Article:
19. Prediction From Low Birth Weightto Female Adolescent Depression • Arch Gen Psychiatry. 2007;64:338-344 • 1420 participants • 49% were female • prevalence of depression among adolescent girls with LBW was 38.1% compared with • 8.4% among adolescent girls with normal birth weight • No difference with no adversities

  20. Arch Gen Psychiatry. 2007;64:338-344

  21. Association of Different Adverse Life EventsWith Distinct Patterns of Depressive Symptoms • Am J Psychiatry 2007; 164:1521–1529 • 4,856 individuals • (53% female) • who experienced depressive symptoms in the previous year were assessed

  22. Am J Psychiatry 2007; 164:1521–1529

  23. Families at High and Low Risk for Depression • Arch Gen Psychiatry. 2005;62:29-36 • Longitudinal, retrospective cohort, family study. • 161 grandchildren and their parents and grandparents • major findings of this 3-generation study are • the moderating effects of grandparental depression on the association between parental depression and grandchild diagnoses • the importance of impairment in depression criteria • the finding that anxiety disorders are an early sign of psychopathology in children from depressed families

  24. Effect of Age at Onset on the Courseof Major Depressive DisorderAm J Psychiatry 2007; 164:1539–1546 • the older age-at-onset groups, especially the late-adult-onset group, had the mildest, least pervasive, least dysfunctional, and less recurrent forms • Earlier ages of onset were associated with substantial functional impairment (e.g., poor social and occupational function, poor quality of life) • and greater illness burden (more current general medical and psychiatric comorbidity, • a more negative view of life and the self, • more lifetime episodes of depression, • more severe depressive episodes, • more lifetime suicide attempts, • and greater suicidal ideation)

  25. Effect of Age at Onset on the Courseof Major Depressive DisorderAm J Psychiatry 2007; 164:1539–1546

  26. Prevalence and Distribution of Major DepressiveDisorder in African Americans, Caribbean Blacks,and Non-Hispanic Whites • Arch Gen Psychiatry. 2007;64:305-315 • 3570 African Americans, • 1621 Caribbean blacks, and • 891 non-Hispanic whites • aged 18 years and older (N=6082)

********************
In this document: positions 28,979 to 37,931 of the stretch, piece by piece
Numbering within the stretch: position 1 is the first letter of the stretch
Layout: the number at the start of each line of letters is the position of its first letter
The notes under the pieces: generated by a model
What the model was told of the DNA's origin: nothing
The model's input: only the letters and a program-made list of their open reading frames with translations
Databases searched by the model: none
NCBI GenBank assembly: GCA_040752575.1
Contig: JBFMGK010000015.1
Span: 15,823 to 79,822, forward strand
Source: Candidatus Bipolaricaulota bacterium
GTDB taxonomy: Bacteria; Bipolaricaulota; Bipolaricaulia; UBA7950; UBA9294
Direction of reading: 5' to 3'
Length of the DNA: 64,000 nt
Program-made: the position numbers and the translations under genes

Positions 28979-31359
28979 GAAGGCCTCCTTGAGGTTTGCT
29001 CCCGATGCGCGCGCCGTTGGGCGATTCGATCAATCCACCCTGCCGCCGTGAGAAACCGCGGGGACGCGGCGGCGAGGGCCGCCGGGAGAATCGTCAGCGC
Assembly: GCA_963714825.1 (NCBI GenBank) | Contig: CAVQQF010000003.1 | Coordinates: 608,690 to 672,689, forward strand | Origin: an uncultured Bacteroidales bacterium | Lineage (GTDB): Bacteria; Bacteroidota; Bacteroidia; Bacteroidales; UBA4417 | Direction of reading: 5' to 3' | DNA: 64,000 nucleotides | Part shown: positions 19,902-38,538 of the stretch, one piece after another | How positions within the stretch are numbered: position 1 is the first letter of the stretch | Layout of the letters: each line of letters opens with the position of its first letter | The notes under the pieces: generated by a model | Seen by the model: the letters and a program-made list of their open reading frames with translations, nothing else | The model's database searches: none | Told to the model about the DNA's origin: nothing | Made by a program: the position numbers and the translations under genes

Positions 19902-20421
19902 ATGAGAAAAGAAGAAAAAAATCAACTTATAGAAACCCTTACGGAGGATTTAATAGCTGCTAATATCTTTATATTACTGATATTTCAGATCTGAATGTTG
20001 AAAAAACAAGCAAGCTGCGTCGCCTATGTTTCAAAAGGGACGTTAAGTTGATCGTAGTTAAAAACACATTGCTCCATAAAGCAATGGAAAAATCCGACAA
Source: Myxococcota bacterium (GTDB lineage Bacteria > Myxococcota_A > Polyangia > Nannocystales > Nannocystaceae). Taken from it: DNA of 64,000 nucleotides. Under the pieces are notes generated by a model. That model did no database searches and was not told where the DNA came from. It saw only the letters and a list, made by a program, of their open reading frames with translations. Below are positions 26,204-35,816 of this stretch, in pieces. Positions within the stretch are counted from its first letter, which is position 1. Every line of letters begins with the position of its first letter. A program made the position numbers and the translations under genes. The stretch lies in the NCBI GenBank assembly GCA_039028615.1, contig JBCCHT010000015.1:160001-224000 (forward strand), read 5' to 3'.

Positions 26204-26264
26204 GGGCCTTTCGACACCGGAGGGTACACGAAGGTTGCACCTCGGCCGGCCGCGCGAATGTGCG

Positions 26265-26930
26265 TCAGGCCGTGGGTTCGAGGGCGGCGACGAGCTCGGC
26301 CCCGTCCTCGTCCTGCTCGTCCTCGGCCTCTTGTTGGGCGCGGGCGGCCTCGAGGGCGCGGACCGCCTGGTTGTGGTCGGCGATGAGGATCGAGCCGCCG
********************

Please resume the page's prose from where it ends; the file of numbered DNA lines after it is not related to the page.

27. Arch Gen Psychiatry. 2007;64:305-315 • Lifetime MDD prevalence estimates were highest for whites (17.9%), followed by Caribbean blacks (12.9%) and African Americans (10.4%) • 12-month MDD estimates across groups were similar • The chronicity of MDD was higher for both black groups (56.5% for African Americans and 56.0% for Caribbean blacks) than for whites (38.6%). • Fewer than half of the African Americans (45.0%) and fewer than a quarter (24.3%) of the Caribbean blacks who met the criteria received any form of MDD therapy. • In addition, relative to whites, both black groups were more likely to rate their MDD as severe or very severe and more disabling.

  28. A Longitudinal Study of the Use of Mental Health Servicesby Persons With Serious Mental Illness: Do Spanish-SpeakingLatinos Differ From English-Speaking Latinos and Caucasians? Am J Psychiatry 2007; 164:1173–1180

  29. A Qualitative Analysis of the Perception of Stigma Among Latinos Receiving Antidepressants Psychiatric Services 58:1591–1594, 2007 • Antidepressant use was seen as implying more severe illness, weakness or failure to cope with problems, and being under the effects of a drug • Stigma was a prominent concern among Latinos receiving antidepressants, and • stigma often affected adherence. • culture is likely to play an important role in the communication of stigma and its associated complications

  30. Does Stigma Keep Poor Young Immigrantand U.S.-Born Black and Latina WomenFrom Seeking Mental Health Care? Psychiatric Services 58:1547–1554, 2007